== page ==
One of the ways modern technology has advanced is the scale of the Internet. Over 2.6 billion copyright infringements are observed each year worldwide. The numbers are enormous and it’s becoming increasingly hard for both the artist and legislation to police these instances. Tools like Copyseeker can surely help with tracking stolen work, but it only works for images. Songs, blogs, videos – every medium faces the copyright infringement and the Internet sometimes is just too vast to keep track of everything.

Real-life examples

Every artist or company working in creative industry will be able to tell you at least one story of stolen artwork. It happens to artists of all sizes, big and small.

A famous case of Napster and their use of Internet access has washed over the music industry. Napster was a website where users could share music files peer-to-peer for free. A number of record companies sued Napster, citing copyright infringement en masse. They won their case and since then, they set a legal precedent to stop platform from sharing music online without paying.

Smaller artists face same issues as well. A YouTuber and travel photographer Brendan van Son often faces copyright infringement. With over 115,000 followers on Instagram, he has built a reputation for gorgeous imagery of nature and travel spots. Because of that, he has become a target of various sharing accounts on Instagram that take his imagery for their own promotion. While he is able to use the platform’s report function as soon as he finds stolen artwork, he himself admits that the procedure is still complicated and takes time.

With further advancements in technology and the share amounts of artwork being created, it’s fair to assume that the issues of copyright infringement will become even bigger. We encourage all artists to know their rights and always be on the lookout for others profiting off their work. We also encourage users to find ways of using imagery and other artwork under free license, or pay the appropriate amount and credit the artist as is due. It takes all sides to make copyright infringement a lesser issue and Copyseeker hopes to be a tool to that end.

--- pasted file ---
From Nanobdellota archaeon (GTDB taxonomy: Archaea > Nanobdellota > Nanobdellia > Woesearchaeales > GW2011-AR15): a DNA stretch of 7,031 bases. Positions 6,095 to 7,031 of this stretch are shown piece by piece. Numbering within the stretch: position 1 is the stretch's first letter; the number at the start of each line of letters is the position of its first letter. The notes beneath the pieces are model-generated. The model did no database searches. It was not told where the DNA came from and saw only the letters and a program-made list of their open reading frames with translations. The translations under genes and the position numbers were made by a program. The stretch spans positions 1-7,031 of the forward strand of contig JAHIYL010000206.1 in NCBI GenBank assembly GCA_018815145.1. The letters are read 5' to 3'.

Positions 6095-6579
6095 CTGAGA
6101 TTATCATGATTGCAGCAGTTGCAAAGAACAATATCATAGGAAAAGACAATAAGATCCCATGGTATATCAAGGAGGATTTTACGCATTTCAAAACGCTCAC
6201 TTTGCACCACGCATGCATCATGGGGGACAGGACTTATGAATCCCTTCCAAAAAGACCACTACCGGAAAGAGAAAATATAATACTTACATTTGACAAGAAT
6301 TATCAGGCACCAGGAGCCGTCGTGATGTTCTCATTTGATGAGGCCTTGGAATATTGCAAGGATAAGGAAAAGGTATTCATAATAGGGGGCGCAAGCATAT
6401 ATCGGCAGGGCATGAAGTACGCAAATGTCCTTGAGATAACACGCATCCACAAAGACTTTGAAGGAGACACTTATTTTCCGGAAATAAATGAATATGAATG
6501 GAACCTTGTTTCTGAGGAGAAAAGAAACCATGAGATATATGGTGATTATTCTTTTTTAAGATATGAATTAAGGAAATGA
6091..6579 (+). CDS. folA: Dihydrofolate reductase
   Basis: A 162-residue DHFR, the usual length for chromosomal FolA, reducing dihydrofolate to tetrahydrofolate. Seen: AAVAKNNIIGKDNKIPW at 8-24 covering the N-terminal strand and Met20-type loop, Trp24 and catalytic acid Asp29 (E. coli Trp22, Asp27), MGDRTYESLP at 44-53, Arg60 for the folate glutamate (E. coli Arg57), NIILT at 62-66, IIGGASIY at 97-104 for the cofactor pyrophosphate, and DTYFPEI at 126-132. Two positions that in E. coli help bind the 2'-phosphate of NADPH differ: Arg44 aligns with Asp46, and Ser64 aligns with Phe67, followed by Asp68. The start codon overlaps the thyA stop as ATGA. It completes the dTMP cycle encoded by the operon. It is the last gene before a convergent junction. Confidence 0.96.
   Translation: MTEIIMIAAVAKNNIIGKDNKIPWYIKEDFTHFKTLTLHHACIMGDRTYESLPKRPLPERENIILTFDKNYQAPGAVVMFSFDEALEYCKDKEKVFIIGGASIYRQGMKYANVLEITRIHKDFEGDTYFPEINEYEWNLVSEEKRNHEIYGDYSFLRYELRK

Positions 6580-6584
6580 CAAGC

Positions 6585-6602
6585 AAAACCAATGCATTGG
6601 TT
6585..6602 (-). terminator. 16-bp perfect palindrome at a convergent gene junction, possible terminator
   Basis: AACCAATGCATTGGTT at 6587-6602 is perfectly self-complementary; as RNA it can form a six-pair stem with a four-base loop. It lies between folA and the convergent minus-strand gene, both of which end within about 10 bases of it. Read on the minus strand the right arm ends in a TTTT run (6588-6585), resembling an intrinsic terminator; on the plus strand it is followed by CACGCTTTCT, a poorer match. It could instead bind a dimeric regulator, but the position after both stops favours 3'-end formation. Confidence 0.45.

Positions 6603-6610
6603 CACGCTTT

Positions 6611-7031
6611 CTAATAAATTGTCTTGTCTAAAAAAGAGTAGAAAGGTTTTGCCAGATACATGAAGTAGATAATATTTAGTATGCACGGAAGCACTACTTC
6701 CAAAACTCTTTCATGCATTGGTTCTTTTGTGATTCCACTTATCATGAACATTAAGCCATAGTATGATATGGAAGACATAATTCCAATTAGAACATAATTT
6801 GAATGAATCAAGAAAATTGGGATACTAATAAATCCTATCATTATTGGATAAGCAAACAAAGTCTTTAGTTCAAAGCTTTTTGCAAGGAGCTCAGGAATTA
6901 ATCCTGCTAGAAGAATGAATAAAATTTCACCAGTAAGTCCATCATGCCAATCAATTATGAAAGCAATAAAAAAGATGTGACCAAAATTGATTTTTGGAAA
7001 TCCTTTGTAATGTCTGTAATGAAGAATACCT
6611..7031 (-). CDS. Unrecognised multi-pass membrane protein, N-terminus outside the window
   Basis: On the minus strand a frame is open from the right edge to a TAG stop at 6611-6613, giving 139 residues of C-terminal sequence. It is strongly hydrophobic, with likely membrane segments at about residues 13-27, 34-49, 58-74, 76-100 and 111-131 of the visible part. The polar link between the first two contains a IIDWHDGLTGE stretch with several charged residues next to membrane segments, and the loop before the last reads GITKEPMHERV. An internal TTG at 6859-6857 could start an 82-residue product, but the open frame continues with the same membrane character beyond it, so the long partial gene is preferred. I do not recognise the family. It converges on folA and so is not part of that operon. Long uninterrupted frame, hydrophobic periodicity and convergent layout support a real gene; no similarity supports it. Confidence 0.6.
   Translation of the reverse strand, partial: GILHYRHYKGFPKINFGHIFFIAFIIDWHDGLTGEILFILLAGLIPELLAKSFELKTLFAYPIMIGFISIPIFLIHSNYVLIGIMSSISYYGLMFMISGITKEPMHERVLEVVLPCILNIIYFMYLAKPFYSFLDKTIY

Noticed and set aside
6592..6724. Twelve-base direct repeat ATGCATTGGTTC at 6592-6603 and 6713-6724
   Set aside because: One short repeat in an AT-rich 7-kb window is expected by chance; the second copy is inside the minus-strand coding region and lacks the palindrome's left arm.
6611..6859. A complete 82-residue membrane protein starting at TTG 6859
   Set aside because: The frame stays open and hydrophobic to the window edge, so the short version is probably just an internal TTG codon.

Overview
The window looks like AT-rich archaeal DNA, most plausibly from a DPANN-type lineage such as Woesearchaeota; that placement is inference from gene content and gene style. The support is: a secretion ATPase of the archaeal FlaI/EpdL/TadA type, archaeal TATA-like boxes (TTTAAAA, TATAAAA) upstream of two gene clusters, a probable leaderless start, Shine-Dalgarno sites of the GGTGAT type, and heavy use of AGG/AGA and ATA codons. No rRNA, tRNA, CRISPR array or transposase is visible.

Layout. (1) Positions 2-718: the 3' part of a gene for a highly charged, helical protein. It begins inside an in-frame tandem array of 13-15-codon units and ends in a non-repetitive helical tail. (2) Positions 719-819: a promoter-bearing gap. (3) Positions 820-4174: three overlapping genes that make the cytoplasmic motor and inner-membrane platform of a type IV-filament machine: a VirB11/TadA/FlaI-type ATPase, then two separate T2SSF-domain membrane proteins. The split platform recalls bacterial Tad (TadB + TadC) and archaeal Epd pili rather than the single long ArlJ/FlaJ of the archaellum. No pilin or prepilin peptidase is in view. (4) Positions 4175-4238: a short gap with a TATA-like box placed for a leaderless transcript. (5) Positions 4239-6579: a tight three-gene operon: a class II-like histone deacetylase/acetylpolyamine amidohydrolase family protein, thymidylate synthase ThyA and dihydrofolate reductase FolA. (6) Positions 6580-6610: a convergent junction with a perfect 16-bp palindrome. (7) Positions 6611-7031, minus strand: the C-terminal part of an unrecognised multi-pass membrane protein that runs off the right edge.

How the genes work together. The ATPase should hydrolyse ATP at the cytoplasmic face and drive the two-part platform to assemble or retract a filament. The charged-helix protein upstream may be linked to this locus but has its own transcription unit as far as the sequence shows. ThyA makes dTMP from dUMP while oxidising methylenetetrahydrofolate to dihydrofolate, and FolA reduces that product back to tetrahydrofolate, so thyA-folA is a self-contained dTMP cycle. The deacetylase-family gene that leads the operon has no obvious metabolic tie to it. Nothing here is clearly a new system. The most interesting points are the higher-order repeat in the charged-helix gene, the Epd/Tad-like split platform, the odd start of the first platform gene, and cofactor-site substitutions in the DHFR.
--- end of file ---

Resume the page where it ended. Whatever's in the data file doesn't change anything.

Frequently asked question

1. What exactly is copyright infringement?

Copyright infringement occurs when someone else uses, copies or distributes someone's original work without first obtaining permission from the copyright holder.

2. What types of work are protected by copyright?

Creative works that can be protected by copyright include music, books, photographs, artwork, software and many more.

3. What is fair use?

Fair use is a provision in the law that might allow for the inclusion of some copyrighted work, without permission or payment, for certain limited purposes.

4. What are the consequences of copyright infringement?

The consequences can include statutory damages, payment of legal fees, and potential loss of profits. Additionally, the infringer may need to destroy the infringing product and cease sharing it in any way.

5. What is plagiarism and how does it relate to copyright infringement?

Plagiarism is when someone copies someone else's work and passes it off as their own. This can overlap with copyright infringement when the plagiarized work is protected by copyright.

6. What is the Digital Millennium Copyright Act (DMCA)?

The DMCA is a U.S. law that provides legal protection for online service providers who remove or disable access to infringing content that has been posted by third parties.

7. What are some famous copyright infringement cases?

There have been several high-profile cases of copyright infringement, including the Napster lawsuit


by Judith Walker

I hope you find this useful.